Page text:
4. Conclusion

This study aims to investigate the potent lead TCM candidates for CLIC1 protein inhibitors against cancer. We introduced a systematic structure-based VS and MD analysis study about potential inhibitors against CLIC1 from the world’s largest natural products TCM database. 30 TCM hits were selected through molecular docking-based virtual screening, X-Score, cluster, and visualizing analysis. 6 of 30 TCM hits are refined through 5 ns MD simulations and MMGB-SA binding energy analysis. The detailed binding modes of 6 TCM candidates were illustrated and discussed. We hope our results may inspire medicinal chemists to further develop these potential CLIC1 inhibitors into lead compounds for the treatment of solid cancers in the near future.

Conflicts of Interest

The authors declare no conflicts of interest.

Authors’ Contributions

Wei Wang and Minghui Wan contributed equally to this work.


This work was supported by grants from the National Natural Science Foundation of China (81201846). The authors also acknowledge National Supercomputer Center in Guangzhou for providing supercomputing support. They also thank Dr. Ling Wang of the South China University of Technology for providing software support.


  1. S. M. Valenzuela, D. K. Martin, S. B. Por et al., “Molecular cloning and expression of a chloride ion channel of cell nuclei,” Journal of Biological Chemistry, vol. 272, no. 19, pp. 12575–12582, 1997. View at: Publisher Site | Google Scholar
  2. Q. Al-Awqati, “Chloride channels of intracellular organelles,” Current Opinion in Cell Biology, vol. 7, no. 4, pp. 504–508, 1995. View at: Publisher Site | Google Scholar
  3. T. Jentsch J and W. Günther, “Chloride channels: an emerging molecular picture,” Bioessays News & Reviews in Molecular Cellular & Developmental Biology, vol. 19, no. 2, pp. 117–126, 1997. View at: Google Scholar
  4. S. Fanucchi, R. J. Adamson, and H. W. Dirr, “Formation of an unfolding intermediate state of soluble chloride intracellular channel protein CLIC1 at acidic pH,” Biochemistry, vol. 47, no. 44, pp. 11674–11681, 2008. View at: Publisher Site | Google Scholar
  5. B. M. Tulk, S. Kapadia, and J. C. Edwards, “CLIC1 inserts from the aqueous phase into phospholipid membranes, where it functions as an anion channel,” American Journal of Physiology - Cell Physiology, vol. 282, no. 5, pp. C1103–C1112, 2002. View at: Publisher Site | Google Scholar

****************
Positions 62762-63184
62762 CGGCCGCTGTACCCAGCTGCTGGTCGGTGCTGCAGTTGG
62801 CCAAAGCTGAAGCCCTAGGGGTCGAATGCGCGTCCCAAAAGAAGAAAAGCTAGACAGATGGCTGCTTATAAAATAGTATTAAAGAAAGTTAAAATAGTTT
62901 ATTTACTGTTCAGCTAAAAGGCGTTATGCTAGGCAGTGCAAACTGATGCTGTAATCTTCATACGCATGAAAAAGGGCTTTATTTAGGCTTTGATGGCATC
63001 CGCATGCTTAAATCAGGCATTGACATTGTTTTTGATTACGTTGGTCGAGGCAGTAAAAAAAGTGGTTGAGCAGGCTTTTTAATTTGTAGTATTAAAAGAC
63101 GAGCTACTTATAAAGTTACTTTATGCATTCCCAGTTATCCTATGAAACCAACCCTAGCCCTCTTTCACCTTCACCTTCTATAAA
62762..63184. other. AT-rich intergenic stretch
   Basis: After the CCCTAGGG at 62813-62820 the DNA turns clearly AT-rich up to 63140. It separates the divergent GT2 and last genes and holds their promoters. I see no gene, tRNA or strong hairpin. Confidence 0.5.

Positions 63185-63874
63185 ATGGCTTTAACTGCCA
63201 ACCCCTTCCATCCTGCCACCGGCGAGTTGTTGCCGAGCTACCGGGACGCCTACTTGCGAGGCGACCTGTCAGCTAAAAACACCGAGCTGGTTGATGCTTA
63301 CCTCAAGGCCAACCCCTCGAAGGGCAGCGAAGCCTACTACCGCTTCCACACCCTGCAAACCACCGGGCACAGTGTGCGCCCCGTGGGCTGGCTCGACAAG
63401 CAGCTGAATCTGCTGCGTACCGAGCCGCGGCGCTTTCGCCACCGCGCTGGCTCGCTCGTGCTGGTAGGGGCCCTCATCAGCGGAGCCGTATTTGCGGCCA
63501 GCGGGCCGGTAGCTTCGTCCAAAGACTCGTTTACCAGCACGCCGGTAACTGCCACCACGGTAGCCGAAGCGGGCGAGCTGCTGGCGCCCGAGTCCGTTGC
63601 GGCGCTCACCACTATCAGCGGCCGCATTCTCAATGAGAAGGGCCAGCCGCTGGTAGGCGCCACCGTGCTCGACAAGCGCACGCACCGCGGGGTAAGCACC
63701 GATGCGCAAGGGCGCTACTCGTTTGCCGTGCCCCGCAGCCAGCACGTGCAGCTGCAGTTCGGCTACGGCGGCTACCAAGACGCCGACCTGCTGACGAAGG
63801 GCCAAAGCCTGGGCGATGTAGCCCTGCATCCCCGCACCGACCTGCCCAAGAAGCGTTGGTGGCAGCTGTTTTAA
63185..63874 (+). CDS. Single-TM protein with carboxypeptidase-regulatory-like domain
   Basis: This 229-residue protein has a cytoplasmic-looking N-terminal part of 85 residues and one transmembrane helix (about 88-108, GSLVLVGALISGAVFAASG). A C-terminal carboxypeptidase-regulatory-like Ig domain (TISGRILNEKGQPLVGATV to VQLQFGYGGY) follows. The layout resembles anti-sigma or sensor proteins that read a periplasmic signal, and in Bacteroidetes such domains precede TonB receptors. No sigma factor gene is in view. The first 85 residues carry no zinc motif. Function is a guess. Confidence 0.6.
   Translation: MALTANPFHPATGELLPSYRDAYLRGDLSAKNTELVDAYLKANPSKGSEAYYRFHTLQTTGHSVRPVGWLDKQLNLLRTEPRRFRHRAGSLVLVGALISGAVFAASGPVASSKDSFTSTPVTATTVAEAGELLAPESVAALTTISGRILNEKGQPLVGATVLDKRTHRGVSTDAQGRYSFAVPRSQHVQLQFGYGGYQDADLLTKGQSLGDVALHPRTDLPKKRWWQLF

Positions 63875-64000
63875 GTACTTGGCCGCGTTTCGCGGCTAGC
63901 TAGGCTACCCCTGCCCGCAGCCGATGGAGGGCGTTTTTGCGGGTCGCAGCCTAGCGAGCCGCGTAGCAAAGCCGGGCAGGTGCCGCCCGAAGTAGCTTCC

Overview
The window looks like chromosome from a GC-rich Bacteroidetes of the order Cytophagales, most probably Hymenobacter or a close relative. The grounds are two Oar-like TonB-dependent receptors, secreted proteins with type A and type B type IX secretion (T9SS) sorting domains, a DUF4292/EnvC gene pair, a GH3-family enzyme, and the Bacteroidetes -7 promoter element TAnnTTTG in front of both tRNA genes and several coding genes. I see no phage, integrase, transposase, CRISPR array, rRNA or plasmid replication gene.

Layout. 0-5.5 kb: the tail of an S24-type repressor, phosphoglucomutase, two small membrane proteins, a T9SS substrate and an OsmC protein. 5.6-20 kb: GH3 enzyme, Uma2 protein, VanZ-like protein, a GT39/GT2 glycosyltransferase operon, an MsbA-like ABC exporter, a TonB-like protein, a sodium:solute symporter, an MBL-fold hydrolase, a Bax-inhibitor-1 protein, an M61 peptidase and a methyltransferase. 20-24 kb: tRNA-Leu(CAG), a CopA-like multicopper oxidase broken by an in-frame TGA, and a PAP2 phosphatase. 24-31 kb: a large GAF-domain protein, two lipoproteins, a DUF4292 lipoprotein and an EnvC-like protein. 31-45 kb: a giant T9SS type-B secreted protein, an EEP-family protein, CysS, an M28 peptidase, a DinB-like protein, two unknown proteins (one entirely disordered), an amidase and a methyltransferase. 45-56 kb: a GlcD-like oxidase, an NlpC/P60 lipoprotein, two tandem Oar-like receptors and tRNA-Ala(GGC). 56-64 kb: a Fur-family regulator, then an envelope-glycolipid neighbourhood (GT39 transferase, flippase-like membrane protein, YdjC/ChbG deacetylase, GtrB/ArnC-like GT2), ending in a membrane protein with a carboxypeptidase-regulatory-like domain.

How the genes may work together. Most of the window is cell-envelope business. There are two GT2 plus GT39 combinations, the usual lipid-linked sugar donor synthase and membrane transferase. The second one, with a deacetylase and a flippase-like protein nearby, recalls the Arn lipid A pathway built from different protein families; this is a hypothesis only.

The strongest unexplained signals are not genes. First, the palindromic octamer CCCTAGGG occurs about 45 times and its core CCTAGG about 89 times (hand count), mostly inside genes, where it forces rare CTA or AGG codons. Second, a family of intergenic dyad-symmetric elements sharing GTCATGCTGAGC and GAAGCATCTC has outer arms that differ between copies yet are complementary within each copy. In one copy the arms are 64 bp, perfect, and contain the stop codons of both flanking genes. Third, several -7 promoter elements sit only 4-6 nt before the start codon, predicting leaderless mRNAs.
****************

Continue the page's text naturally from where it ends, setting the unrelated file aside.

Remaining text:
6. Z.-H. Shi, C. Zhao, H. Wu, W. Wang, and X.-M. Liu, “CLIC1 Protein a candidate prognostic biomarker for malignant-transformed hydatidiform moles,” International Journal of Gynecological Cancer, vol. 21, no. 1, pp. 153–160, 2011. View at: Publisher Site | Google Scholar
  7. S. J. Harrop, M. Z. DeMaere, W. D. Fairlie et al., “Crystal structure of a soluble form of the intracellular chloride ion channel CLIC1 (NCC27) at 1.4 Å resolution,” Journal of Biological Chemistry, vol. 276, no. 48, pp. 44993–45000, 2001. View at: Publisher Site | Google Scholar
  8. C. D. Chen, C. S. Wang, Y. H. Huang et al., “Overexpression of CLIC1 in human gastric carcinoma and its clinicopathological significance,” Proteomics, vol. 7, no. 1, pp. 155–167, 2007. View at: Publisher Site | Google Scholar
  9. D. T. Petrova, A. R. Asif, V. W. Armstrong et al., “Expression of chloride intracellular channel protein 1 (CLIC1) and tumor protein D52 (TPD52) as potential biomarkers for colorectal cancer,” Clinical Biochemistry, vol. 41, no. 14-15, pp. 1224–1236, 2008. View at: Publisher Site | Google Scholar
  10. W. Wang, X. Xu, W. Wang et al., “The expression and clinical significance of CLIC1 and HSP27 in lung adenocarcinoma,” Tumor Biology, vol. 32, no. 6, pp. 1199–1208, 2011. View at: Publisher Site | Google Scholar
  11. J.-S. Huang, C.-C. Chao, T.-L. Su et al., “Diverse cellular transformation capability of overexpressed genes in human hepatocellular carcinoma,” Biochemical and Biophysical Research Communications, vol. 315, no. 4, pp. 950–958, 2004. View at: Publisher Site | Google Scholar
  12. M. Setti, N. Savalli, D. Osti et al., “Functional role of CLIC1 ion channel in glioblastoma-derived stem/progenitor cells,” Journal of the National Cancer Institute, vol. 105, no. 21, pp. 1644–1655, 2013. View at: Publisher Site | Google Scholar
  13. D. R. Littler, S. J. Harrop, W. D. Fairlie, L. J. Brown, and et al, “The intracellular chloride ion channel protein CLIC1 undergoes a redox-controlled structural transition,” Journal of Biological Chemistry, vol. 279, no. 10, pp. 9298–9305, 2004. View at: Publisher Site | Google Scholar
  14. M. Gritti, R. Würth, M. Angelini et al., “Metformin repositioning as antitumoral agent: selective antiproliferative effects in human glioblastoma stem cells, via inhibition of CLIC1-mediated ion current,” Oncotarget, vol. 5, no. 22, pp. 11252–11268, 2014. View at: Publisher Site | Google Scholar